Well, that was flattering. It was a game changer. For years, I thought nobody would ever desire me sexually. Now someone did. And, quite frankly, I had enjoyed the hookups. They were pleasurable. I wanted to be his friend. Or his friend with benefits, although I did not yet know that term either.
Looking back, when he said he "wanted me," he said it first of all as if sex between us was even on the table. It wasn't. Not with consent, anyway. It was just this given that he was assuming, that he wanted it, and if he decided he was going to get it then he could. As if my wishes had little to do with the decision, and it was just all up to him.
He never actually got to know me, and find out how I felt about sex. Or maybe he did know but did not care. I was TERRIFIED of sex. Terrified of being naked with another human being. Terrified of pretty much everything past second base. The only way anyone was going to have sex with me at that time was via rape. Because consent from me just wasn't happening. But Alex did not either know or care when he spoke as if sex with me was an actual possibility and it was up to him to decide.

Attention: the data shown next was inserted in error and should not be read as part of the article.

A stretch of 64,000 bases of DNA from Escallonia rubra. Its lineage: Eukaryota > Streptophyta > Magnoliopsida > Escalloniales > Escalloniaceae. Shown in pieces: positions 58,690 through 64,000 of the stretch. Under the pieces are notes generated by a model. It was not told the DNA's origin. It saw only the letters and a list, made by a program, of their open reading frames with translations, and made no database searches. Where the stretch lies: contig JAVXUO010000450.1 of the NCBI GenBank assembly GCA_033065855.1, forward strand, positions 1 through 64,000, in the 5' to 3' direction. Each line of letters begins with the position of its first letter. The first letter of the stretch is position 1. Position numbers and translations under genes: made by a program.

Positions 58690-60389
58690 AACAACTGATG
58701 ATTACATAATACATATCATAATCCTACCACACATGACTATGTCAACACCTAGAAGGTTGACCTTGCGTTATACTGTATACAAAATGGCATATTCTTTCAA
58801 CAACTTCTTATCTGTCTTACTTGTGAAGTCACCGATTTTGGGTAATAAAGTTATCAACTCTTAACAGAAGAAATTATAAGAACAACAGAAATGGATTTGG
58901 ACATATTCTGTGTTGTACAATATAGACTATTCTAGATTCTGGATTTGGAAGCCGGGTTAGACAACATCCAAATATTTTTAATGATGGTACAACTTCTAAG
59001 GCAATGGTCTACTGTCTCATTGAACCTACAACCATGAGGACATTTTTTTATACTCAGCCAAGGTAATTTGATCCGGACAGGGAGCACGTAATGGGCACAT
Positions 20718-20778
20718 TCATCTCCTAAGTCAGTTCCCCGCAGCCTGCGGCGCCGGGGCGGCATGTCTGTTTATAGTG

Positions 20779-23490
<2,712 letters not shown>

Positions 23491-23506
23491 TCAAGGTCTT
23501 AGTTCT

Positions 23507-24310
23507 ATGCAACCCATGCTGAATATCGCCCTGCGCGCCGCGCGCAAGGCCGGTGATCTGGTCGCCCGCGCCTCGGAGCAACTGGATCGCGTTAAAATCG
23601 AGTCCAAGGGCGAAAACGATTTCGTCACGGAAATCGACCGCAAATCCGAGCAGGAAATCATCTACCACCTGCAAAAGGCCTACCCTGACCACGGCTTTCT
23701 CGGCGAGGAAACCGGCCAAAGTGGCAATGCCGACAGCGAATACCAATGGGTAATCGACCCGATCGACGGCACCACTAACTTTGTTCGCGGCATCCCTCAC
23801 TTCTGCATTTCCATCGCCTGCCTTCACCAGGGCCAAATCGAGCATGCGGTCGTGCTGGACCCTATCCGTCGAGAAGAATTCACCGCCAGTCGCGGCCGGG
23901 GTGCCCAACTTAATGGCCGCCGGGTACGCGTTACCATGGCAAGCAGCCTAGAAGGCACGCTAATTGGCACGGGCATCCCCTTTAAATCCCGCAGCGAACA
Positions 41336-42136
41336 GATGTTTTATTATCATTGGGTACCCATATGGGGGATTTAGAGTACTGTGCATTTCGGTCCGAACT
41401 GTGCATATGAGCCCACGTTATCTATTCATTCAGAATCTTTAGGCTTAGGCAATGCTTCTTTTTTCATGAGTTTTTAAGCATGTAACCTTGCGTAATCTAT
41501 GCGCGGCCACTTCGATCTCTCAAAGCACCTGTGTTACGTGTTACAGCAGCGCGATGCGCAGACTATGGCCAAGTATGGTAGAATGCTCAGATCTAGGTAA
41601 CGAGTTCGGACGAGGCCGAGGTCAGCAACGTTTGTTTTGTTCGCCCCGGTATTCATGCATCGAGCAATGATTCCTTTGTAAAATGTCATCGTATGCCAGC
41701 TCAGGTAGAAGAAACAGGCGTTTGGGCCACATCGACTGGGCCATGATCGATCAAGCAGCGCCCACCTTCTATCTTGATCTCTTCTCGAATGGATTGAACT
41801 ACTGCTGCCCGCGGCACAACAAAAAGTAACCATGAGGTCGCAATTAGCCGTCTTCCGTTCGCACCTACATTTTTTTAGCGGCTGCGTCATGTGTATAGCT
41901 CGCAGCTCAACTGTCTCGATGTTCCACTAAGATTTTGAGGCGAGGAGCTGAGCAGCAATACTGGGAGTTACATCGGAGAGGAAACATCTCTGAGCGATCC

When we weren't hooking up, he held me at arm's length. The hookups were sporadic, and he always initiated them. It was like your average Disney movie, in which I as the woman had to wait for the male to desire me and come to me. I had no agency. I was a beggar and could not be a chooser. My option was Alex or nobody, and it was to accept the little he was willing to give me, or nothing. So I took what I could get, hoping that if I could somehow make myself desirable enough that he'd give me more.